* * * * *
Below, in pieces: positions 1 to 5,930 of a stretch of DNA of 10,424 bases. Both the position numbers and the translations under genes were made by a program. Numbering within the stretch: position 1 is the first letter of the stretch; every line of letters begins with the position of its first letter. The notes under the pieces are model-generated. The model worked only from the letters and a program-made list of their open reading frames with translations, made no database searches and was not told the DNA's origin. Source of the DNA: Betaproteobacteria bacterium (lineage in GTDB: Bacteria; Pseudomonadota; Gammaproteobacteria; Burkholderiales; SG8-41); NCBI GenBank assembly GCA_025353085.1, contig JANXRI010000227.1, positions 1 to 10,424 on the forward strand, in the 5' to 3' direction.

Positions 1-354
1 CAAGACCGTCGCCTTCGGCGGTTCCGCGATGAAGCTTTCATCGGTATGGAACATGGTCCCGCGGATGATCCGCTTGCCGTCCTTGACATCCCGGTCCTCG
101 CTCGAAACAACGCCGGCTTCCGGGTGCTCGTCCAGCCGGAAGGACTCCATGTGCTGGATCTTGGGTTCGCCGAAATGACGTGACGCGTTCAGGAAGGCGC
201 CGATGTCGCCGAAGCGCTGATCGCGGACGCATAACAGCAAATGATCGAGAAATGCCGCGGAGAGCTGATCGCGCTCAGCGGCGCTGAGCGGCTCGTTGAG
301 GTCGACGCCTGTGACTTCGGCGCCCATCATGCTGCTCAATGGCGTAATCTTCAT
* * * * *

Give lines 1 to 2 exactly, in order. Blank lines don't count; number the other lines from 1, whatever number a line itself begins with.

Below, in pieces: positions 1 to 5,930 of a stretch of DNA of 10,424 bases. Both the position numbers and the translations under genes were made by a program. Numbering within the stretch: position 1 is the first letter of the stretch; every line of letters begins with the position of its first letter. The notes under the pieces are model-generated. The model worked only from the letters and a program-made list of their open reading frames with translations, made no database searches and was not told the DNA's origin. Source of the DNA: Betaproteobacteria bacterium (lineage in GTDB: Bacteria; Pseudomonadota; Gammaproteobacteria; Burkholderiales; SG8-41); NCBI GenBank assembly GCA_025353085.1, contig JANXRI010000227.1, positions 1 to 10,424 on the forward strand, in the 5' to 3' direction.

Positions 1-354